Wellness Programs Expand to Embrace Well-Being

By SHRM Online staff Mar 13, 2012
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Organizations’ health and wellness offerings have expanded beyond traditional programs that focus primarily on physical health. Integrated well-being programs now include mental and emotional health, financial health, work/life effectiveness and stress reduction, according to WorldatWork's 2012 survey report Total Rewards and Employee Well-Being.

The survey was conducted Oct. 19-Nov. 4, 2011, among members of WorldatWork, primarily compensation and benefits professionals at mostly large U.S. companies. Below are the top offerings by employers in various areas impacting well-being.

Health related:

  • Immunizations (73 percent of employers).
  • Physical fitness/exercise programs (70 percent).
  • Mental/behavioral health coverage (69 percent).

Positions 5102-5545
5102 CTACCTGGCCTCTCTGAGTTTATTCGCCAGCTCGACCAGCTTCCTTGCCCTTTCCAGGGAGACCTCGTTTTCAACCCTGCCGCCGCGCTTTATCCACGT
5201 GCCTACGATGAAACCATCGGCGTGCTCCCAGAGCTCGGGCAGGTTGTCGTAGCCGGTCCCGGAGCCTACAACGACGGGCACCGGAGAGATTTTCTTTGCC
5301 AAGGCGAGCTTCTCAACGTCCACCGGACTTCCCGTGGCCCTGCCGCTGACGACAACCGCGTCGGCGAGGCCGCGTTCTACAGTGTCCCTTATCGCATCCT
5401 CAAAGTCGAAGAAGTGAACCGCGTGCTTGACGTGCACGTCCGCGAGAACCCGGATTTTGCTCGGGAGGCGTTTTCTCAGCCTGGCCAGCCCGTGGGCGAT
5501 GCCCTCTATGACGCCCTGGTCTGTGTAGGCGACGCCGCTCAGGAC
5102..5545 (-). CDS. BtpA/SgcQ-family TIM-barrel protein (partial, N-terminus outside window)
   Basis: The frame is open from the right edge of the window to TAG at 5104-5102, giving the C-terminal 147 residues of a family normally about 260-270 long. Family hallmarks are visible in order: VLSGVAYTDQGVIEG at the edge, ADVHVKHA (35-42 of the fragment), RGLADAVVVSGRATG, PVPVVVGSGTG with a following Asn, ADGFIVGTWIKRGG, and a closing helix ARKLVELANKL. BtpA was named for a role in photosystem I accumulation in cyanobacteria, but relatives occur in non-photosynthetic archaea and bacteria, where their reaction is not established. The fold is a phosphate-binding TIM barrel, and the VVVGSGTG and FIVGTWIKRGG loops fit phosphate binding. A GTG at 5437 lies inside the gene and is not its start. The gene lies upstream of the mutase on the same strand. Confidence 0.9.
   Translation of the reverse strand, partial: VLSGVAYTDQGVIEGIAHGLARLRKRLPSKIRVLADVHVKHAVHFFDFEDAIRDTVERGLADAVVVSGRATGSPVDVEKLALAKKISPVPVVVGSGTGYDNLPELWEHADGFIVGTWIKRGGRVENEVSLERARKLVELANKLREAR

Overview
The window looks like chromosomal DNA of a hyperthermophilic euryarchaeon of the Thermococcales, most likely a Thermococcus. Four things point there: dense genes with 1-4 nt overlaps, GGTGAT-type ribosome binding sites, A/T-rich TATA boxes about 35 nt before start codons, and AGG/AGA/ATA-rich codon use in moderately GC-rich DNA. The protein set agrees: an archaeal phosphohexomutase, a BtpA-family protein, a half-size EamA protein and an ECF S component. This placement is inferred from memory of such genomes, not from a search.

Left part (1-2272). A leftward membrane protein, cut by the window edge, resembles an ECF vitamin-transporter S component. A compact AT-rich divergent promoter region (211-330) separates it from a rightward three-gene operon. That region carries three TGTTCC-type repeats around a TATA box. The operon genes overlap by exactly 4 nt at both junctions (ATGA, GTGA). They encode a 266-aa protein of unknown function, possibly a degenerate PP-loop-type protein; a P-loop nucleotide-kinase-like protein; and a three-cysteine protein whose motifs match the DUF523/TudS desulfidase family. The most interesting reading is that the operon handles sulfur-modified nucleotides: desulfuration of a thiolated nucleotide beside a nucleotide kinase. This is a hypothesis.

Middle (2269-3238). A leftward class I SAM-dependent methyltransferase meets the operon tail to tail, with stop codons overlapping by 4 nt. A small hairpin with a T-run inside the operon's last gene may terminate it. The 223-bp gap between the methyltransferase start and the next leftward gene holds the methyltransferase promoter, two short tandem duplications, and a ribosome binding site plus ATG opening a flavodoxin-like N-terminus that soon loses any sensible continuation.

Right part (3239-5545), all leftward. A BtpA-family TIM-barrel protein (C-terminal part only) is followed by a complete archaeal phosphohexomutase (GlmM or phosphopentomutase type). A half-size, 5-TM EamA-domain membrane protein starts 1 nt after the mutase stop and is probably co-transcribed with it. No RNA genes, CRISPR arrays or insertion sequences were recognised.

• Diet and nutrition (62 percent).
  • Smoking cessation (60 percent).

Work/life balance:

  • Encourage use of vacation time (66 percent).
  • Flexible schedules (65 percent).
  • Community involvement programs (56 percent).
  • Child care assistance (29 percent).
  • Elder care assistance (23 percent).

Retirement related:

  • Financial education (57 percent).
  • Financial counseling (45 percent).

Workplace environment:

  • Workplace safety initiatives (73 percent).
  • Ergonomics (57 percent).

Stress reduction:

  • Employee assistance program (EAP) resource and referrals (80 percent).
  • Stress management training (38 percent).
  • Yoga (27 percent).
  • Meditation (8 percent).

Skill-building education:

  • Time management (32 percent).
  • Healthy workplace relationships (24 percent).
  • Behavior modification (18 percent).
  • Healthy personal relationships (15 percent).
  • Parenting skills (11 percent).

Outreach to Family Members

Among other findings, less than one in three employers offered coverage in well-being programs to employee spouses or immediate family members.

“Organizations ought to consider a more-rounded and integrated approach to their well-being programs,” said Rose Stanley, a WorldatWork work/life practice leader. “One idea is to open up some of these programs, such as financial counseling or diet and nutrition, to the extended family. This could potentially provide the support needed to change behavior.”

WorldatWork posted a video on the survey findings.

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